Buels Gore, Vermont
Buels Gore is a gore in Chittenden County, Vermont, United States. The population was 30 at the 2010 census, up from 12 at the 2000 census. In Vermont, gores and grants are unincorporated portions of a county which are not part of any town and have limited self-government (if any, as many are uninhabited).
Buels Gore is located at the southern tip of Chittenden County, bordered by the town of Huntington to the north, Fayston in Washington County to the east, and Starksboro in Addison County to the west. The crest of the Green Mountains, followed by the Long Trail, runs through the eastern side of the gore, and Vermont Route 17 crosses the gore from east to west, cresting the mountains at Appalachian Gap.
The name in history
The gore was chartered by the Vermont General Assembly on November 4, 1780. It is named for Major Elias Buel (in some references "Buell") who moved to Vermont from Coventry, Connecticut. With a group of would-be proprietors including Ira Allen and several Buel family members, the group petitioned the legislature for a grant. They received a grant for a town, intended to be called "Coventry" near Shoreham. Due to a surveying error there was almost no land left in the grant. The group returned to the legislature and received a "flying grant", a sort of license which allowed a grant to be made on uncharted land that could be identified. As much of the state had by now been organized, they finally settled upon three unconnected pieces of land. The largest became the present town of Coventry in Orleans County. A second piece near Coventry was named "Coventry Leg" for its appendage shape. Coventry Leg was annexed to Newport in 1816. The final small piece, adjacent to Huntington, was called "Huntington Gore", and renamed "Buels Gore", despite Major Buel's desire to call it "Montzoar". All three charters were issued in October 1788, though dated back to 1780, the year of the original petition. Buel was charged retroactive taxes on the grant, a debt that only resolved by sale of all of his lands. He left Vermont to settle in New York.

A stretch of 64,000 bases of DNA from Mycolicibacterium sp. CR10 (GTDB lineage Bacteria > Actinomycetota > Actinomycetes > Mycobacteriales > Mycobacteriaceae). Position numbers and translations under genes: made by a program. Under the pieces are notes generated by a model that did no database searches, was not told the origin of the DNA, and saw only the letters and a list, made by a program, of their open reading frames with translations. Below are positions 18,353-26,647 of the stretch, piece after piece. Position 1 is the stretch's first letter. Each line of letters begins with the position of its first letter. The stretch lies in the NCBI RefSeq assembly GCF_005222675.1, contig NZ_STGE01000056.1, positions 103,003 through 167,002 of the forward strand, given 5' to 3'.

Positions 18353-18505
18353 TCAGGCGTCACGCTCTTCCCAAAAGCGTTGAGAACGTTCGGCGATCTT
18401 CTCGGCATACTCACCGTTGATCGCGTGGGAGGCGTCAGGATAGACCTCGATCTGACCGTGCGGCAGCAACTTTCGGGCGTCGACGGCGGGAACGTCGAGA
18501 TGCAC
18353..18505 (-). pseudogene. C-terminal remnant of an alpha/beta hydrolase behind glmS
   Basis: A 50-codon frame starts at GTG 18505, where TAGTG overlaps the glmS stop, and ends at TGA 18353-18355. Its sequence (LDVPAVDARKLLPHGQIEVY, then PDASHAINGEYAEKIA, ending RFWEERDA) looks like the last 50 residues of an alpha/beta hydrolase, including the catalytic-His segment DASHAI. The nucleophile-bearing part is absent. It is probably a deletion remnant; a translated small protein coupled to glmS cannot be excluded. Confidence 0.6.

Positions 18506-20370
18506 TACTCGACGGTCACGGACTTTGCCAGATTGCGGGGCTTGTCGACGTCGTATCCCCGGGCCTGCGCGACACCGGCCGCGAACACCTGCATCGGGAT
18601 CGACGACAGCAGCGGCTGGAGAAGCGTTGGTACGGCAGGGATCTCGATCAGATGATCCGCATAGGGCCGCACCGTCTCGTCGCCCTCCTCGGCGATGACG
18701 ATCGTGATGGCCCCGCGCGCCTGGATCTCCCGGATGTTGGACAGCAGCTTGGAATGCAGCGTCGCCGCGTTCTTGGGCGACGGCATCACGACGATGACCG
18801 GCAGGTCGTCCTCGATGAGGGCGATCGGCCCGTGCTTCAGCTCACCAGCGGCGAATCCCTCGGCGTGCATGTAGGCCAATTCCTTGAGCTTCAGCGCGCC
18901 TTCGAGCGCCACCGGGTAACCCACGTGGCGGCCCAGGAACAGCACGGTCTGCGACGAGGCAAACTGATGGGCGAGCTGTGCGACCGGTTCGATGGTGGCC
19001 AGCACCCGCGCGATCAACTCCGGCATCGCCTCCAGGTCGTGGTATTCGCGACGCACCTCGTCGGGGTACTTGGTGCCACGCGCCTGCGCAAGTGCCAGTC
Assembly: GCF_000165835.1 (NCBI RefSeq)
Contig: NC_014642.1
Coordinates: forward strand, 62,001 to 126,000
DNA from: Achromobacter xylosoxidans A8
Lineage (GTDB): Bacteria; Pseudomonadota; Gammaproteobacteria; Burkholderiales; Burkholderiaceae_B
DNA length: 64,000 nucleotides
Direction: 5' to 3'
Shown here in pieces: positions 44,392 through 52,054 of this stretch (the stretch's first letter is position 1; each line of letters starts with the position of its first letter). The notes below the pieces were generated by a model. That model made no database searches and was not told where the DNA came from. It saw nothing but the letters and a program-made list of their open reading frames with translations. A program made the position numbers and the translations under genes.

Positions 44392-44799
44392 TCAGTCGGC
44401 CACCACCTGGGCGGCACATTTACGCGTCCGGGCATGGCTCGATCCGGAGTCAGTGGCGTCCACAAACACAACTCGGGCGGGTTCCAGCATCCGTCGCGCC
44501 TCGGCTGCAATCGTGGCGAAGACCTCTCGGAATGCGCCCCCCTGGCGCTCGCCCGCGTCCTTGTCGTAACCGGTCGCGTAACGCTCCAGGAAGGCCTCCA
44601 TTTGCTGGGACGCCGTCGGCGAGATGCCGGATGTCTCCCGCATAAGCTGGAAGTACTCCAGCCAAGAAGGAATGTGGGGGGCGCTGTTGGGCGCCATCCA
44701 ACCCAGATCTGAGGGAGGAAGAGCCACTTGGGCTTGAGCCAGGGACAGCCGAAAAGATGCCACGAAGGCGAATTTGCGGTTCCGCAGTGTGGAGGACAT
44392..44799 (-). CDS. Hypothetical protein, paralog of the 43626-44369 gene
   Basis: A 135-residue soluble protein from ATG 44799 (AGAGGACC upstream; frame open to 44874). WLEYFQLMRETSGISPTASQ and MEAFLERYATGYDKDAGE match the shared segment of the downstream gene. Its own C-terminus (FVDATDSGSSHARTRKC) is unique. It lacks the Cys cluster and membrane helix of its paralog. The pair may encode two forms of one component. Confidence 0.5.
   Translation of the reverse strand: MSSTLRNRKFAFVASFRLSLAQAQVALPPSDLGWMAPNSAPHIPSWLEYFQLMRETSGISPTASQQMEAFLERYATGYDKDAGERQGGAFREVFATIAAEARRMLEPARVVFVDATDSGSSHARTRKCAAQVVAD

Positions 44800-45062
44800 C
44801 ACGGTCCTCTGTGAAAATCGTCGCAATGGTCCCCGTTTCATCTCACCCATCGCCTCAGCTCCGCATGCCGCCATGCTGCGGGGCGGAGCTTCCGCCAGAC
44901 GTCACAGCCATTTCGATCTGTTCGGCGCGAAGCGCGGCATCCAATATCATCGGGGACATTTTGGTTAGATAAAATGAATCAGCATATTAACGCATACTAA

As of the census of 2000, there were 12 people, 6 households, and 4 families residing in the gore. The population density was 2.4 people per square mile (0.9/km2). There were 8 housing units at an average density of 1.6/sq mi (0.6/km2). The racial makeup of the gore was 100.00% White. In 1840 Buels Gore had its highest recorded population: 16 people, and 3,516 sheep.
There were 6 households out of which 16.7% had children under the age of 18 living with them, 66.7% were couples living together and joined in either marriage or civil union, and 33.3% were non-families. 33.3% of all households were made up of individuals and none had someone living alone who was 65 years of age or older. The average household size was 2.00 and the average family size was 2.50.
In the gore the population was spread out with 8.3% under the age of 18, 8.3% from 18 to 24, 25.0% from 25 to 44, 33.3% from 45 to 64, and 25.0% who were 65 years of age or older. The median age was 49 years. For every 100 females there were 200.0 males. For every 100 females age 18 and over, there were 175.0 males.
The median income for a household in the gore was $39,583, and the median income for a family was $61,250. Males had a median income of $38,750 versus $21,250 for females. The per capita income for the gore was $32,533. None of the population or families were below the poverty line.
Buels Gore and the summit of Appalachian Gap are the site for the finish of the Mad River Road Race which is stage 3 of the Green Mountain Stage Race road bicycle event. This final climb is considered one of the most scenic and challenging finishes for a bicycle race with grades near the summit of 18%. The Mad River Road race started in 1994 and became a stage in the Green Mountain Stage Race in 2000. Annually the event brings between 700-900 racers to the gore to compete.
- "Geographic Identifiers: 2010 Demographic Profile Data (G001): Buels gore, Chittenden County, Vermont". U.S. Census Bureau, American Factfinder. Retrieved August 19, 2015.
- "American FactFinder". United States Census Bureau. Archived from the original on 2013-09-11. Retrieved 2008-01-31.
- Swift, Esther Monroe. Vermont Place Names: Footprints of History. The Stephen Greene Press: 1996 ISBN 0-8289-0291-7.